Long Live Books?

I’ve read countless obituaries for books over the past few weeks and felt very much like I’ve been suffocating in a doom and gloom forecast for the printed word. Hand-in-hand with predictions for the end of the publishing industry, the demand for eBooks and cheaper+better+faster books … well, what’s a bibliophile to do? All this negativity and promise that books will one day be artefacts, rare and not of the norm … Will I one day be rich if I keep my vast collection of novels, anthologies, poetry, and complete works … or will I be a crazy book-hoarding lady who will die – quietly and undiscovered for weeks – beneath a pile of printed words that will be discarded in the rush to clean out my house for a new resident?

Morbid, I know. But my death seems like nothing compared to the loss of those loved, cherished stories that have kept my brain and spirit nourished for so long.

The thing is, bibliophiles like me make sweeping statements about how books can never be replaced with technology. Nothing quite matches the smell of a musty old book, the crease of the spine to indicate the countless times you’ve devoured your favourite story, the feel of the grainy paper beneath your fingertips as you turn the page …

But then there are those who make perfectly valid arguments for eBooks:

  • it’s easier to travel with eBooks than print books (trust me – as an avid reader, my backpack was weighed down with a 6:3 ratio of books:shirts when I was travelling in 2010)
  • you can get an eBook instantly in the comfort of your own pjs (no leaving the house and braving stores or impatiently waiting for the mailman to deliver your purchase)
  • save the planet: dispense with paper and get into paperless reading
  • with the amount of ‘free’ eBooks available, e-readers pay for themselves pretty quickly

And so I’m torn.

I don’t believe that books are dead – they can’t be, because that would make my bedroom a graveyard and my heart cannot stand to think of never again looking at a pile of books beside my bed waiting for my attention.

But if I go to the dark side and start reading eBooks, will I still be a bibliophile?

 

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9 comments on “Long Live Books?

  1. I bought a Kindle a few months ago. It’s taken me a while to get used to it, but now that I have, I like it. Don’t love it, but I like it. The best thing I’ve found is the short fiction that is alive and thriving in ebooks. I prefer the ereader when it comes to short fiction.

    I thought I’d read fewer print books, but turns out I’m reading as many print books as usual and reading more ebooks, too. My purse weighs less nowadays. πŸ˜‰

    • I do like the idea of a “light and easy” access to reading material … I just wonder what it means for the future if print books become less popular. Will they, do you think?

      • Personally, I think mass-market paperbacks are on the way out. They’ve out-priced the impulse buyer and ereaders are taking up the slack. I believe the day swift approaches that print publishers will decide the mid-list is too expensive to produce. So they’ll stick with the tried and true best sellers and attempt to cherry pick indie published ebooks that are selling gangbusters. Most of their focus will probably go with art books, non-fiction and graphics heavy tomes that just don’t look good in an ebook (right now). If they don’t pay attention to the technology, though, they could very well end up losing that market, too.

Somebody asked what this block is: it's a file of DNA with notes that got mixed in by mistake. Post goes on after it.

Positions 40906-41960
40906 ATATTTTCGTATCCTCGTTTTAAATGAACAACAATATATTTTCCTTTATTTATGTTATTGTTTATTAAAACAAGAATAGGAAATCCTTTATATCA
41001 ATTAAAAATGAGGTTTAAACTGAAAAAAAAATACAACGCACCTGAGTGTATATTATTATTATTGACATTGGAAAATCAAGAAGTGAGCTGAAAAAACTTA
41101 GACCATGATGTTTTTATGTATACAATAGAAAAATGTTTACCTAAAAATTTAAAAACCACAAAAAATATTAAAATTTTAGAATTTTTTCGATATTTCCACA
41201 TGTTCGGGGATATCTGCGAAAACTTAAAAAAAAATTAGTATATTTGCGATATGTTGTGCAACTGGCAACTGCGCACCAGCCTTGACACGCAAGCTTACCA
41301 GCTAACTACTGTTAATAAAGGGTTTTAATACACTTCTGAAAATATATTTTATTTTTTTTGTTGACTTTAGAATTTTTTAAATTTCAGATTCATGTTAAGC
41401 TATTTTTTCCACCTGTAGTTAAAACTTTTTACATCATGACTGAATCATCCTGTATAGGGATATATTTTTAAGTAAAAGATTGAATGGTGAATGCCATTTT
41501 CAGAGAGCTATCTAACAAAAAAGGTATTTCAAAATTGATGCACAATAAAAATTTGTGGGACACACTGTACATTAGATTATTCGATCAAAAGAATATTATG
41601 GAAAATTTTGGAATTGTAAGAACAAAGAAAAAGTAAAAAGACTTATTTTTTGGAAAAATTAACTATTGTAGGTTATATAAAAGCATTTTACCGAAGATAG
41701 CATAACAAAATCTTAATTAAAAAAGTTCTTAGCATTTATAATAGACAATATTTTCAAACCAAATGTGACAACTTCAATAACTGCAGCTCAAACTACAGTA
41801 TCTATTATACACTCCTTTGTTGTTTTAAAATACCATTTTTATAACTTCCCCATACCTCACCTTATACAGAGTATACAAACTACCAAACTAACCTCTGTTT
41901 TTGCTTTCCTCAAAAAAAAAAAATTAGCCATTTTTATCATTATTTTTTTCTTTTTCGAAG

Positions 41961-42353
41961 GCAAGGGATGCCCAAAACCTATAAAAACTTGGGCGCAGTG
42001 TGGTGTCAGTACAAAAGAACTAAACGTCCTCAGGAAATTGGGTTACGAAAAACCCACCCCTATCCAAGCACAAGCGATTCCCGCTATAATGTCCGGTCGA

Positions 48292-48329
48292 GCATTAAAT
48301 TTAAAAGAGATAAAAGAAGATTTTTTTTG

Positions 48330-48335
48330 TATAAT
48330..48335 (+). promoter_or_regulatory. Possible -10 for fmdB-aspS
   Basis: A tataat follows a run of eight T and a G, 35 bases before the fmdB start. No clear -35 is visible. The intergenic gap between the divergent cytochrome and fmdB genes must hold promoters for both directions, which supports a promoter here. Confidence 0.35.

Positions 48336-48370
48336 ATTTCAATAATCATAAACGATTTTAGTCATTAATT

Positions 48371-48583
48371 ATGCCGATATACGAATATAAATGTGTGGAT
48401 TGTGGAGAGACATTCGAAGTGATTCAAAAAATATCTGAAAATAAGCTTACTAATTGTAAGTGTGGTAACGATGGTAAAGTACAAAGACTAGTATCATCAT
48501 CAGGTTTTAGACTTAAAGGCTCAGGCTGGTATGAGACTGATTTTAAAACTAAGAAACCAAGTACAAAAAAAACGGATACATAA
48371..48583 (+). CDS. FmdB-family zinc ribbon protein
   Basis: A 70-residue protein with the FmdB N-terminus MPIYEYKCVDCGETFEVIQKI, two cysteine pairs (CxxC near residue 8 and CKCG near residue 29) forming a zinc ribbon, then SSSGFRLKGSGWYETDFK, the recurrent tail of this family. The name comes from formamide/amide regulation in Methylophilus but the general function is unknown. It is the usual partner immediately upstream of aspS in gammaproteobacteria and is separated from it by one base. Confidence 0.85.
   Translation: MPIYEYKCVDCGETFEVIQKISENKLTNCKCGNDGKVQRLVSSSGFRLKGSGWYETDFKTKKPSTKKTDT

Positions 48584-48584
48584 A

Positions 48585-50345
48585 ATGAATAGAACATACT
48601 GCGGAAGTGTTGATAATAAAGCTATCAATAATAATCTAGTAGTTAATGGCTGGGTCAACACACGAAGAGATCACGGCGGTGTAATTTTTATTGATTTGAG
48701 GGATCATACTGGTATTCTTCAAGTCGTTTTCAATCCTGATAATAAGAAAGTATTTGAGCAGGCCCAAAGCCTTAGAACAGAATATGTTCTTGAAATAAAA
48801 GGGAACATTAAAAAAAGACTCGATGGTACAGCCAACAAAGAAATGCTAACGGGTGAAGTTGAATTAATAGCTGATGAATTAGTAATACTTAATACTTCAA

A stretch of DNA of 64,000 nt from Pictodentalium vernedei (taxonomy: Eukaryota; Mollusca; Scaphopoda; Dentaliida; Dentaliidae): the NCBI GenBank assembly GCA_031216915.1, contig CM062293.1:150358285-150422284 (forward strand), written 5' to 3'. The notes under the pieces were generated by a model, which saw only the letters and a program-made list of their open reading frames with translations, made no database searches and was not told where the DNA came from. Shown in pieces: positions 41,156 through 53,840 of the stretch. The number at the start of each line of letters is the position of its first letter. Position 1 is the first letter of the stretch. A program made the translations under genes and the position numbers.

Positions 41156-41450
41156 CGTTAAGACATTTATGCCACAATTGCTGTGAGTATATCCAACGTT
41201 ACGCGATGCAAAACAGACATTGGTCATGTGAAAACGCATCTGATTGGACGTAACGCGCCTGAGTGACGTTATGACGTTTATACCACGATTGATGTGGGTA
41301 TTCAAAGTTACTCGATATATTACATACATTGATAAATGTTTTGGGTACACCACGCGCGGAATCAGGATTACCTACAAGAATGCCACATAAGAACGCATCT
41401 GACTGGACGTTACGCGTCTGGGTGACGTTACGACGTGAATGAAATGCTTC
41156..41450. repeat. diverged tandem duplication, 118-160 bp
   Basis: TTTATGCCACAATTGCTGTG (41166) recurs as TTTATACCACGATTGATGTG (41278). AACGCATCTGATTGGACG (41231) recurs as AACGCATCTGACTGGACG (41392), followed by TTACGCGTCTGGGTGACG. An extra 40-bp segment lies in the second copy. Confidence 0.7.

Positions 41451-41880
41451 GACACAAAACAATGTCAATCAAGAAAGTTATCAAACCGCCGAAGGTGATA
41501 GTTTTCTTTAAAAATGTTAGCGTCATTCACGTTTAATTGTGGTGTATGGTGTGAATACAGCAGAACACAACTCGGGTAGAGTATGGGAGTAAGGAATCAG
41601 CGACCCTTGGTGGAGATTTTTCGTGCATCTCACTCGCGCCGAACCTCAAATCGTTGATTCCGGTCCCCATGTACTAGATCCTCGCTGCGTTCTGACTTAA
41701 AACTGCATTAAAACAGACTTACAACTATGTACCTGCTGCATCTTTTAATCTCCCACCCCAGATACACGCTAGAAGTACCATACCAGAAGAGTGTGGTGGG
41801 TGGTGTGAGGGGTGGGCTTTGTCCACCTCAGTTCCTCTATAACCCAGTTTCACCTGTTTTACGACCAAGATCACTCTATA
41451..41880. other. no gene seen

But will print go away? I doubt it. It is going to change.

        My favorite place to read an ebook? When I’m cooking. Something has to simmer for ten minutes, so I stay in the kitchen and read a chapter. The kindle is sturdy and forgiving of the occasional splash and splatter. I don’t have to worry about misplacing my bookmark either.

  2. “or will I be a crazy book-hoarding lady who will die – quietly and undiscovered for weeks – beneath a pile of printed words…”

    Well, I can certainly think of WORSE ways to go. πŸ˜‰

  3. Oh Stef! It really is a sad story isn’t it?! I don’t know what to say…I’ve been assured over the last couple of weeks at the writers festival that books are not dead, and won’t be for some time. Sure, we’ll see less three-level bookstores like Borders floating around and I suspect for writers it will be more difficult to get something published through the traditional publishers who will be less likely to take you on unless you’re going to guarantee them some big bucks….

    But honestly, I don’t think you need to start insuring that graveyard just yet.

    AND, I totally won’t hold it against you if you convert wholly to ebooks. I may judge you just a little bit, but I do believe you can still consider yourself a bibliophile regardless πŸ˜‰

  4. Absolutely you will still be a bibliophile. I made the switch to ebooks nearly two years ago (was given a Kindle for Christmas and was underwhelmed until I tried it) and while I still read traditional books I definitely prefer my ereader. The experience is still the same – sometimes I am so absorbed in the story that I reach to turn the page before realizing that there are no pages to turn. Having said that, I am not a fun of reading on a multi purpose gadget. My ereader is only needed for one thing and that is books.

    • I’m glad that you are positive about your Kindle! Every Kindle owner I speak to is in love with their eBooks … I just don’t know if I can stand a smooth screen over a grainy page!

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